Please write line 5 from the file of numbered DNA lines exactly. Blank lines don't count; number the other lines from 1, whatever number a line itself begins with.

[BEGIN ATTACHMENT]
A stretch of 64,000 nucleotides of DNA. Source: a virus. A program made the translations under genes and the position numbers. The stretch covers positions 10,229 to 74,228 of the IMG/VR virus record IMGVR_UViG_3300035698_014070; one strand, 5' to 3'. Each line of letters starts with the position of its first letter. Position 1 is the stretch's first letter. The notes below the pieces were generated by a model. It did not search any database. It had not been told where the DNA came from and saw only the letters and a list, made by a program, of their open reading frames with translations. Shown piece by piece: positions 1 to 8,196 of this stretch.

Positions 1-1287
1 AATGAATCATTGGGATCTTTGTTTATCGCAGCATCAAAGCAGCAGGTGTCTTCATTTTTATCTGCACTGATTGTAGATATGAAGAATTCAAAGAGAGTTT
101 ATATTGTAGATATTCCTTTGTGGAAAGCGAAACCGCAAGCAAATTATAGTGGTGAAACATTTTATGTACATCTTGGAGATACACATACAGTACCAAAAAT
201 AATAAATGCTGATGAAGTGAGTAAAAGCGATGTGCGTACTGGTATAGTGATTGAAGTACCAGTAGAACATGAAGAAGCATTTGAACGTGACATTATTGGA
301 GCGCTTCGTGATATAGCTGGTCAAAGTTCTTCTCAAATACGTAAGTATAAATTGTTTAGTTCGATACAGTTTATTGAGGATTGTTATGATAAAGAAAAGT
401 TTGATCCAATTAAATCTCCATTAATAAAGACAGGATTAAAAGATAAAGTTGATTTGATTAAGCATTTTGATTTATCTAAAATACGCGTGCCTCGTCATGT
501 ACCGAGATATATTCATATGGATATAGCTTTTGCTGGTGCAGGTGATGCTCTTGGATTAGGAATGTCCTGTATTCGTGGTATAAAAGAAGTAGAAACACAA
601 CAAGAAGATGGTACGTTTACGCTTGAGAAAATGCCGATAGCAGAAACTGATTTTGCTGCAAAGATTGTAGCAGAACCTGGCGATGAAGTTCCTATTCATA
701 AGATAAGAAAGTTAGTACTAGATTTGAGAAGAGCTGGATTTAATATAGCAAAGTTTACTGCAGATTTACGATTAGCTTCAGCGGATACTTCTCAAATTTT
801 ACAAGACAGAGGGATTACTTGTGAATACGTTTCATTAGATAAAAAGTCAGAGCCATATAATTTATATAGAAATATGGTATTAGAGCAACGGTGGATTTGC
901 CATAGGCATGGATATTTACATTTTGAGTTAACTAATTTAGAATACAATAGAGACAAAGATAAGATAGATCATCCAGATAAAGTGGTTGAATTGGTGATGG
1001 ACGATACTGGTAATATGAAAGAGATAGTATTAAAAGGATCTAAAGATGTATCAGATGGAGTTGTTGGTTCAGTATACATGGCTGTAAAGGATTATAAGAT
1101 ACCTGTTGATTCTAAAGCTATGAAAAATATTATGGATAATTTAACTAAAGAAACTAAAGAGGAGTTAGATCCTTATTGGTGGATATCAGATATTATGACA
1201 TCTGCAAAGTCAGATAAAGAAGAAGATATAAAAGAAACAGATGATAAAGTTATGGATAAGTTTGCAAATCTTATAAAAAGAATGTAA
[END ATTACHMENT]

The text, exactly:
201 AATAAATGCTGATGAAGTGAGTAAAAGCGATGTGCGTACTGGTATAGTGATTGAAGTACCAGTAGAACATGAAGAAGCATTTGAACGTGACATTATTGGA